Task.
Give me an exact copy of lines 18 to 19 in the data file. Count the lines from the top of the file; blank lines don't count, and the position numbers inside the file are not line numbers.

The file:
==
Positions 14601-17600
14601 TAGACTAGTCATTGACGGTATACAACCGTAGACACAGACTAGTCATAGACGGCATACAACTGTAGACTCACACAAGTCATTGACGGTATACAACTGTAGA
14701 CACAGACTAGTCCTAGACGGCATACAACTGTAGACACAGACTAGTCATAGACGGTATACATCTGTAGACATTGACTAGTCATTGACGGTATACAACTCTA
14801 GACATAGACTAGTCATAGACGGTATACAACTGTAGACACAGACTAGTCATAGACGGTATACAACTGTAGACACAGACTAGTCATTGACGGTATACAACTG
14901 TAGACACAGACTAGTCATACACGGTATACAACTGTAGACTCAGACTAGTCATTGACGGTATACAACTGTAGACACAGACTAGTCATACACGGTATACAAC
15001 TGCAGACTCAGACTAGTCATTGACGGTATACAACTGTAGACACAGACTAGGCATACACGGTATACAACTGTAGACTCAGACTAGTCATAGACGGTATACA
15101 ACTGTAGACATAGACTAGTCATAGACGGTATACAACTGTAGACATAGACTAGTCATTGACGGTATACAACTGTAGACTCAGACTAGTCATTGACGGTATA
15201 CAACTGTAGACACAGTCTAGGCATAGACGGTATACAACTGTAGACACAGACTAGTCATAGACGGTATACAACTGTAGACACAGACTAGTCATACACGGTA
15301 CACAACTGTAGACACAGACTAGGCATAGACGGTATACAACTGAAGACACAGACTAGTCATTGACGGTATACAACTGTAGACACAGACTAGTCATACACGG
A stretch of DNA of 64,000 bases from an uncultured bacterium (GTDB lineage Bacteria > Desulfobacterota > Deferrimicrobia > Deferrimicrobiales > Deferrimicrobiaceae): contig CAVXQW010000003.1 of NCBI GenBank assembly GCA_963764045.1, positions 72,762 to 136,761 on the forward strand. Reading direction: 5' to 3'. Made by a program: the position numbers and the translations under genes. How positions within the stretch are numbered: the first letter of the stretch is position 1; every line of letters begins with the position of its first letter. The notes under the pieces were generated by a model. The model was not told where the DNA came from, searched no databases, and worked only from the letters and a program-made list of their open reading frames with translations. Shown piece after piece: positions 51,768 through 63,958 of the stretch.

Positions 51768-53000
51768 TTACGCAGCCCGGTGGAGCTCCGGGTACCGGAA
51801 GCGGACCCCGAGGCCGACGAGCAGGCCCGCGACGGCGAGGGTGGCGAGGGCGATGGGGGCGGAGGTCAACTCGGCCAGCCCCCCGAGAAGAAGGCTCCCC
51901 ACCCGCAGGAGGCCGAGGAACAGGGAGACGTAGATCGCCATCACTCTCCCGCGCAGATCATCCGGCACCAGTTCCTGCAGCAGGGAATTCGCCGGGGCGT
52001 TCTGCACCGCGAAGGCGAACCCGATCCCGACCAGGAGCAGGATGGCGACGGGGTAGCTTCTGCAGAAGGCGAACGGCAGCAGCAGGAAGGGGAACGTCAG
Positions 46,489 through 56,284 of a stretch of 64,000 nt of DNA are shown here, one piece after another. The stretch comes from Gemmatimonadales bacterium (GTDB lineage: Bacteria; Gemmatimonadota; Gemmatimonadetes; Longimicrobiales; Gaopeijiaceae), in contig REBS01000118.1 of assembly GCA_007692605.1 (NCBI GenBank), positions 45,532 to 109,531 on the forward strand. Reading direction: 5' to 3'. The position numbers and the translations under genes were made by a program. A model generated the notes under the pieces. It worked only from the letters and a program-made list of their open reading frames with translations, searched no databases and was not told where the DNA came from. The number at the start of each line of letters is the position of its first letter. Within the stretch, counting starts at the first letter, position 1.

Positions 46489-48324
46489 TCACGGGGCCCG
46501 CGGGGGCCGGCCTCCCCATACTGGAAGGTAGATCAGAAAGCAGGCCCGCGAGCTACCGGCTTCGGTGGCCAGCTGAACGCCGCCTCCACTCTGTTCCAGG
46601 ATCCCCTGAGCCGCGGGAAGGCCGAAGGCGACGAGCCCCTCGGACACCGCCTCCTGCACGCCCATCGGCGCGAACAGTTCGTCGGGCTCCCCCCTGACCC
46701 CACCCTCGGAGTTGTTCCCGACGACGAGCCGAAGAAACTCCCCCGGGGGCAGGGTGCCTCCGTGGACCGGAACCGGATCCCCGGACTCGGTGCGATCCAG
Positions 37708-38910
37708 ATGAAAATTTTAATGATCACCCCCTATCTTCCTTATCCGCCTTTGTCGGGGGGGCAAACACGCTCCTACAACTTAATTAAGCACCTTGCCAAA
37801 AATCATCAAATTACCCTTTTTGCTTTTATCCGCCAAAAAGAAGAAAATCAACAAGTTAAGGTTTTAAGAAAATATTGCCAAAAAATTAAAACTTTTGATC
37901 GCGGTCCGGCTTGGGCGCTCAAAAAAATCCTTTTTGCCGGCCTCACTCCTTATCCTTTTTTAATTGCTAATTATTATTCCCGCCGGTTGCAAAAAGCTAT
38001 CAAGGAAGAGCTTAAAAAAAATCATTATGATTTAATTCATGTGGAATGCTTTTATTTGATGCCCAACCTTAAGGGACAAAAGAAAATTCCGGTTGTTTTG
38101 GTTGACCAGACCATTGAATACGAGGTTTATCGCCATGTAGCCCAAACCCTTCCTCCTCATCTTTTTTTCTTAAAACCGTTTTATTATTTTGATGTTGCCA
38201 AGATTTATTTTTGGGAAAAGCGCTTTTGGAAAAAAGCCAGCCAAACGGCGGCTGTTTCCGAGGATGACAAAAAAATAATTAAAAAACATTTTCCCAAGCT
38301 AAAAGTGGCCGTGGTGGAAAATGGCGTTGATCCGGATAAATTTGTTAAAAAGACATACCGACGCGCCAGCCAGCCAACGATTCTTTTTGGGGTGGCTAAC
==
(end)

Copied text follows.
46489 TCACGGGGCCCG
46501 CGGGGGCCGGCCTCCCCATACTGGAAGGTAGATCAGAAAGCAGGCCCGCGAGCTACCGGCTTCGGTGGCCAGCTGAACGCCGCCTCCACTCTGTTCCAGG